Business startups : A few interesting statistics about self-employment
People say that the UK is a nation of shop-keepers, but I disagree with that sweeping generalisation. The UK is actually a nation of entrepreneurs and I’m really proud that so many people have the confidence to go it alone …
One of the defining economic characteristics of the UK is the rise in self-employment, a rise which was particularly evident in, and was an important part of, the UK’s economic recovery after the 2008-09 recession…but this rise started earlier in Thatcher’s 1980’s Britain and continued into 2016! What does the future hold? The UK is clearly a great place to be self-employed and lots of people are starting their own business. Some of the statistics are shown further down … but what do they mean?
Firstly, all this is evidence of the rise of Entrepreneurialism in the UK – and of the UK as a small business centre of excellence. Secondly, it is further evidence of how easy it is to start your own business in the UK. If you are thinking of taking the plunge and starting your own business, then is now your time?
So what are the statistics:
- In 2001, the UK had around 3.2m self-employed people – in 2016 this had increased to 4.75m, a 48% increase!
- Over the same period the number of employed people rose from 27.8m to 31.8m, a mere 14% increase.
- The number of limited companies was 1.6m in 2001, by October 2016 this had increased to 3.8m, a whopping 137½% increase.
- Or to put in another way, the number of self-employed has gone from 10% of the working population to around 15%.
- The number of self-employed men has increased at a rate of 10% – whilst the number of self-employed women has increased by more than a third…. So more women than men are starting businesses and often these are the Mumpreneurs who juggle motherhood with business!
- The number of over 65s who have started a business has also increased and around 10% of all self-employed are over 65!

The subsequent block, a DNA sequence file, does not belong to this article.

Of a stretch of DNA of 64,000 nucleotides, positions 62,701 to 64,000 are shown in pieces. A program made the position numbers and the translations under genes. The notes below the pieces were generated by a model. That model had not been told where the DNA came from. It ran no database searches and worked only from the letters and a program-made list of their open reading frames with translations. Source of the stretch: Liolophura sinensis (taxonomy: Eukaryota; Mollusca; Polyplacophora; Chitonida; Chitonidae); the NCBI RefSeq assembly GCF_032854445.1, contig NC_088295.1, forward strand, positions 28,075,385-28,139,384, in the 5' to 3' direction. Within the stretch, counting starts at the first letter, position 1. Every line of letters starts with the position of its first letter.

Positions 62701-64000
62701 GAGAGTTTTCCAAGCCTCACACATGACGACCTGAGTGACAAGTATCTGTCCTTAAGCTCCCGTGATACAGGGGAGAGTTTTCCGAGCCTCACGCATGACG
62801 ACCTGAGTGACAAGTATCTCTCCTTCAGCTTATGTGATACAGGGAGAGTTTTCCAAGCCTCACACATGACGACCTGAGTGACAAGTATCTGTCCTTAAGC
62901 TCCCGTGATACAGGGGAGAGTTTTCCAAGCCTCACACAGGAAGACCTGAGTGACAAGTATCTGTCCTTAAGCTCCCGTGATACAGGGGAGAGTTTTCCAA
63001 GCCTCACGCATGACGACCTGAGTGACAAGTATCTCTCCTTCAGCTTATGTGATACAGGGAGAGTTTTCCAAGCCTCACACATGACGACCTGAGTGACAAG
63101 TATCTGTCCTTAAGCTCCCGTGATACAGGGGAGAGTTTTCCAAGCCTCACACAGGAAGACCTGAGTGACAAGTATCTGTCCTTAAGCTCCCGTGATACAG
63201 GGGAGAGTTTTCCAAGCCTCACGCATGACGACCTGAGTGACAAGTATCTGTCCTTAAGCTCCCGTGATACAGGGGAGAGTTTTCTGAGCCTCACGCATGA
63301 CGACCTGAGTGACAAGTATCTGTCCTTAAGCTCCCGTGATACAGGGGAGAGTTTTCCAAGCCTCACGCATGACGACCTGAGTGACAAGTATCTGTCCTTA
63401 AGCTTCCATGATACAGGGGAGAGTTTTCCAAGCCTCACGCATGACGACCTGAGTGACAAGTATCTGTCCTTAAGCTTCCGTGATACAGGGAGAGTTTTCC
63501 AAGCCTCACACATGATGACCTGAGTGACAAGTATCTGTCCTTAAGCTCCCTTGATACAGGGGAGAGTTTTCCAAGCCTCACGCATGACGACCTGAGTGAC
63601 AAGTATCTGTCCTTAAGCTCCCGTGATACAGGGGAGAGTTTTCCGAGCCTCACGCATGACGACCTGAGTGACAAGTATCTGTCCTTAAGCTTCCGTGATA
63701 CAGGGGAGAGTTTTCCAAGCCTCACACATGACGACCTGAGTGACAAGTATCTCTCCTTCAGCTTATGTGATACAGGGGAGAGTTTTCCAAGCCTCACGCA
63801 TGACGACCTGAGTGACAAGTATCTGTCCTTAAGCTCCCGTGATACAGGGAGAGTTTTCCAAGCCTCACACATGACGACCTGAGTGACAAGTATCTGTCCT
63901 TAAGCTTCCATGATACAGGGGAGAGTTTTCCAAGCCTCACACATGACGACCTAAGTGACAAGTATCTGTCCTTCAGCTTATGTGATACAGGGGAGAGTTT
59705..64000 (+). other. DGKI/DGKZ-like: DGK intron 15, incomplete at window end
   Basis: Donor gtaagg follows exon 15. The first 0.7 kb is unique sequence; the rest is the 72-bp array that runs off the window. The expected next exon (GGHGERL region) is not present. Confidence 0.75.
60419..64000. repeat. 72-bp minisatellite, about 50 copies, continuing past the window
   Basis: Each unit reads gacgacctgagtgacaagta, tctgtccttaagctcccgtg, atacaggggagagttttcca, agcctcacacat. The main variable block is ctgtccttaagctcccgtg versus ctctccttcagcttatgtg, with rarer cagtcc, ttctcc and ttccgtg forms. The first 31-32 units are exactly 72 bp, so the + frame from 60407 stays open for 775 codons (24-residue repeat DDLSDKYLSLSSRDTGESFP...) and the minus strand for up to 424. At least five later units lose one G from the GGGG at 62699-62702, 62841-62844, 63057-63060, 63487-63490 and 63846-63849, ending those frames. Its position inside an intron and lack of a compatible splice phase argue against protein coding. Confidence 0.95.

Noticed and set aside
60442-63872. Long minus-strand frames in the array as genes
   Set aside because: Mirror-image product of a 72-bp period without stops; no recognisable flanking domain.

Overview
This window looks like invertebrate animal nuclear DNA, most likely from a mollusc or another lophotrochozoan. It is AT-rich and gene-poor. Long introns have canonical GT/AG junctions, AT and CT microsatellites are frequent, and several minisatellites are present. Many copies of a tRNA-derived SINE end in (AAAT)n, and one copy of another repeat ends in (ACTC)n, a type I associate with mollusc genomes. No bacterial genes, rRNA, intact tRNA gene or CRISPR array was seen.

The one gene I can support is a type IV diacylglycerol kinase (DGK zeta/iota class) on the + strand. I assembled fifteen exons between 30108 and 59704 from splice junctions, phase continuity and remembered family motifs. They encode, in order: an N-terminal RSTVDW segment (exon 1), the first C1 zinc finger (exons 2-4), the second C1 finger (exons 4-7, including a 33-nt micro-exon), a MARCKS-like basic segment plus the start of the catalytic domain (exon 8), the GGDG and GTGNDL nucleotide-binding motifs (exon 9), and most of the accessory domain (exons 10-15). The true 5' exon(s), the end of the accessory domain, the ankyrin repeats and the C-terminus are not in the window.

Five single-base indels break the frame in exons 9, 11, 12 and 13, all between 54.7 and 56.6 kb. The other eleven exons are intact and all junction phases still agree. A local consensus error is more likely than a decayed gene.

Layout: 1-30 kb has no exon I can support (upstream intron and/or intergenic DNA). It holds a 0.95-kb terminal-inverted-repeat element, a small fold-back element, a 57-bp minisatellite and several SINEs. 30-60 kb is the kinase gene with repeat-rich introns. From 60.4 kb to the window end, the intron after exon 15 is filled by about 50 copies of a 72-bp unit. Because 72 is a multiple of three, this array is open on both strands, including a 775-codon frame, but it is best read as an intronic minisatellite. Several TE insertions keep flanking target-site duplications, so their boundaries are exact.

- Around 75% of all businesses do not employ anyone beside the business owners.
- Interestingly, the number of people in work (either employed or self-employed) has increased from around 72% to 75% – although in the very long term this has remained broadly static at just under 75% of the population of 18-65 year olds.
- For those interested in statistics, there was a huge spike in entrepreneurialism in just three years from 1986 to 1989 – from 2.7m to 3.5m – this then fell to 3.2m by 2001 and there has been a general increase ever since with mini spikes in 2003/4 and in 2013/14.
If you are thinking of joining the UK’s business revolution and starting your own business then where should you start? Well, ideally you need to have an idea and a plan! Clearly some people will become self-employed as a result of being made redundant – but if you are thinking of a change then also think how that change will be a success. The difference between a great business start-up and a flop is, firstly, having a clear idea and doing enough planning and, secondly, the advice, help and support of a mentor.
Your Business Idea : Your business start-up idea doesn’t have to be world-changing! Yes some people creates something novel and fantastic, but more people take something ordinary and just set out to do it very, very well.
Your Start-up Plan : It is never a good idea to go off half-cocked! Always have a plan, not just what you are going to do and how you are going to do it. But how much money do you need to be able to start your business and where is that money coming from? Very importantly, your plan should also have a what if section – what if it is worse than you think it might be…and what will you do to deal with that?
When to Start: Anytime is a great time to start a business….for people thinking of making a change and breaking that mould the best time is always when you are ready! …and guess what, if you are never ready then maybe running your own business just isn’t for you.
If you are inspired to start a business then get in touch and let us help you to start with helpful and practical advice.
Get In TouchJonathan Vowles
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Tel: 01234 752 566
Fax: 01234 752 577
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